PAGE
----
Our cultural mythology depicts love as something that happens to us something we fall into, something that strikes us arrow like, in which we are so passive as to be either lucky or unlucky. Such framing obscures the fact that loving the practice of love is a skill attained through the same deliberate effort as any other pursuit of human excellence. Long before the Zen sage Thich Nhat Hahn admonished that “to love without knowing how to love wounds the person we love,” the great German social psychologist, psychoanalyst, and philosopher Erich Fromm (March 23, 1900–March 18, 1980) addressed this neglected skillfulness aspect of love in his 1956 classic The Art of Loving (public library) — a case for love as a skill to be honed the way artists apprentice themselves to the work on the way to mastery, demanding of its practitioner both knowledge and effort.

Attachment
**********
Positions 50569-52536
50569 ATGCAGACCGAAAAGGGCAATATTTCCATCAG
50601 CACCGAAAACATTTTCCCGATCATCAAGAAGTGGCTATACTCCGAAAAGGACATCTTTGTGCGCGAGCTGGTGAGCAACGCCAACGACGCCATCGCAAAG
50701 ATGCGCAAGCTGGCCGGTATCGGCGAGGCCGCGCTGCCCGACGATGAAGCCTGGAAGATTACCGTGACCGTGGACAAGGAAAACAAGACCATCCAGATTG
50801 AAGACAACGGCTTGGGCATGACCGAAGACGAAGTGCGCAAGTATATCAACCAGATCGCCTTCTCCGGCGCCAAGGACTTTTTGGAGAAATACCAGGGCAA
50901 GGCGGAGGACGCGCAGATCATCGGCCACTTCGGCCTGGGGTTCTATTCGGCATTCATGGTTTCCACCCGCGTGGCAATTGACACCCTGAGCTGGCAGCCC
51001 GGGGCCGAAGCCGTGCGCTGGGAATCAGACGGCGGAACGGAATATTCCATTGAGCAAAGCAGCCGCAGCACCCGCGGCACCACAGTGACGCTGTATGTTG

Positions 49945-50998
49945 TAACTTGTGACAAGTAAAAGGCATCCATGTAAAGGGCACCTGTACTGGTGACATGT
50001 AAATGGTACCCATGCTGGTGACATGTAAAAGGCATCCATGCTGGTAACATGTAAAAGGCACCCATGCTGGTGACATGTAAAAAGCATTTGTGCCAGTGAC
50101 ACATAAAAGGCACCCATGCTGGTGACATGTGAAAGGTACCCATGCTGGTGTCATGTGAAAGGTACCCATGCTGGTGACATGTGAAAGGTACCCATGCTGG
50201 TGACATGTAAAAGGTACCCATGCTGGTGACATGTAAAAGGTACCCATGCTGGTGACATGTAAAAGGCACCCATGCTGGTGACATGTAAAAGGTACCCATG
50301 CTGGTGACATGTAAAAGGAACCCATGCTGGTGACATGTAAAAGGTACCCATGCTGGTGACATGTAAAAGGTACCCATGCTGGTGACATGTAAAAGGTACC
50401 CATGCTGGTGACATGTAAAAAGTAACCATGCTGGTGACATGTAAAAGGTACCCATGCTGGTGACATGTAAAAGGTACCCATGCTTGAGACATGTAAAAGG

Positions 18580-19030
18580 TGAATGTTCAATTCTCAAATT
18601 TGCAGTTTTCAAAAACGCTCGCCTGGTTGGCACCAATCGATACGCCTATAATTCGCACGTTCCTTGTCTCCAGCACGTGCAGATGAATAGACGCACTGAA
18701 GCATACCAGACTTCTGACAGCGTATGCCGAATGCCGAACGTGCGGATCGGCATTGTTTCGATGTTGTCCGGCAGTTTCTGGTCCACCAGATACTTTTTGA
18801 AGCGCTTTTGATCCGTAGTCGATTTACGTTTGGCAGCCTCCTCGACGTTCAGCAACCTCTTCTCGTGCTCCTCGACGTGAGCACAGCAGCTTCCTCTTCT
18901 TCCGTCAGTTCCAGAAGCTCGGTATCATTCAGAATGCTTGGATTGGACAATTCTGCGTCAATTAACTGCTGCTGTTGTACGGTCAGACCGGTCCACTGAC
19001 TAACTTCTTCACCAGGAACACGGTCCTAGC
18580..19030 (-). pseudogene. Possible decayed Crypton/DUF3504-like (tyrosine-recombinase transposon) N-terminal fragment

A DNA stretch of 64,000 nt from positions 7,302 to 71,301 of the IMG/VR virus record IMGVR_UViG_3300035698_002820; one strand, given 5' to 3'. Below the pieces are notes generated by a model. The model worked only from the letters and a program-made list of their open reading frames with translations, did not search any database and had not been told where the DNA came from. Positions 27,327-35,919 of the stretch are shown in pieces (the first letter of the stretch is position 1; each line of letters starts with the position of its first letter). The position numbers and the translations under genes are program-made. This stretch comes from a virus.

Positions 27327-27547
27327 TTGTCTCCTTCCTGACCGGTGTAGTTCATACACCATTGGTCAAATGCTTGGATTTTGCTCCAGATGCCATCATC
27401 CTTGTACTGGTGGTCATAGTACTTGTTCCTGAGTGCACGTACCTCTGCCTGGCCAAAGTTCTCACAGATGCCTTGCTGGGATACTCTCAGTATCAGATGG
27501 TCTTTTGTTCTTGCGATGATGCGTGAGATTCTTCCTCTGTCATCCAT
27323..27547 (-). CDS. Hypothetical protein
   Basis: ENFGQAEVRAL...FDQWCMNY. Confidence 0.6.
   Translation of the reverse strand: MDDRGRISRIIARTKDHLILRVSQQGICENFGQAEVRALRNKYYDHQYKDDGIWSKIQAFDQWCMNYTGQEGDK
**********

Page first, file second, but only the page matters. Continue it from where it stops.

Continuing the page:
Love is not a sentiment which can be easily indulged in by anyone, regardless of the level of maturity reached by him… [All] attempts for love are bound to fail, unless [one] tries most actively to develop [one’s] total personality, so as to achieve a productive orientation; …satisfaction in individual love cannot be attained without the capacity to love one’s neighbor, without true humility, courage, faith and discipline. In a culture in which these qualities are rare, the attainment of the capacity to love must remain a rare achievement. There is hardly any activity, any enterprise, which is started with such tremendous hopes and expectations, and yet, which fails so regularly, as love. The only way to abate this track record of failure, Fromm argues, is to examine the underlying reasons for the disconnect between our beliefs about love and its actual machinery which must include a recognition of love as an informed practice rather than an unmerited grace: The first step to take is to become aware that love is an art, just as living is an art; if we want to learn how to love we must proceed in the same way we have to proceed if we want to learn any other art, say music, painting, carpentry, or the art of medicine or engineering. What are the necessary steps in learning any art? The process of learning an art can be divided conveniently into two parts: one, the mastery of the theory; the other, the mastery of the practice. If I want to learn the art of medicine, I must first know the facts about the human body, and about various diseases. When I have all this theoretical knowledge, I am by no means competent in the art of medicine. I shall become a master in this art only after a great deal of practice, until eventually the results of my theoretical knowledge and the results of my practice are blended into one my intuition, the essence of the mastery of any art. But, aside from learning the theory and practice, there is a third factor necessary to becoming a master in any art the mastery of the art must be a matter of ultimate concern; there must be nothing else in the world more important than the art. This holds true for music, for medicine, for carpentry and for love. And, maybe, here lies the answer to the question of why people in our culture try so rarely to learn this art, in spite of their obvious failures: in spite of the deep-seated craving for love, almost everything else is considered to be more important than love: success, prestige, money, power almost all our energy is used for the learning of how to achieve these aims, and almost none to learn the art of loving.